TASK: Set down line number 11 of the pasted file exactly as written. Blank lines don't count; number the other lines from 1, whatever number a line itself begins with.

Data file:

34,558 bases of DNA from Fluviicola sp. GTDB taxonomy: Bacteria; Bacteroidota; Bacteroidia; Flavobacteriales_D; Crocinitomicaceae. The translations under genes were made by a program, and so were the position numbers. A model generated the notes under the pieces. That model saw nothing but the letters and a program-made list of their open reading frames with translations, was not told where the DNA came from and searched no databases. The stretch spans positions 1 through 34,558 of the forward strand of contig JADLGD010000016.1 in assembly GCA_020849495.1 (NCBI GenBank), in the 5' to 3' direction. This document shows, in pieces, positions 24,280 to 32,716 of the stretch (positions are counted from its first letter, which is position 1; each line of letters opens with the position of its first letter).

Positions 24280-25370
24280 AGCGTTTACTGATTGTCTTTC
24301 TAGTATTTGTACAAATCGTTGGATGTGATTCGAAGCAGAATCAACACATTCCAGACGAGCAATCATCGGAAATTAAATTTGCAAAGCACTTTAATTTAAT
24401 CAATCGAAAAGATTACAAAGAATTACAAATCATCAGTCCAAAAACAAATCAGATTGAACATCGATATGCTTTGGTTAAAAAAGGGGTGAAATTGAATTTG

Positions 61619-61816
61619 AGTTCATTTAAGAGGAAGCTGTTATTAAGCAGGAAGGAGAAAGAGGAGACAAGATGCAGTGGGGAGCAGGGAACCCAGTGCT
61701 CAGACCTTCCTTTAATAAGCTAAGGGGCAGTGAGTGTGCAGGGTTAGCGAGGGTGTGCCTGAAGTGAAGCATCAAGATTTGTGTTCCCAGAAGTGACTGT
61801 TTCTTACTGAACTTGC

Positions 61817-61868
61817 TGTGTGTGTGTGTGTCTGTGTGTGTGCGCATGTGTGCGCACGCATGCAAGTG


61817 TGTGTGTGTGTGTGTCTGTGTGTGTGCGCATGTGTGCGCACGCATGCAAGTG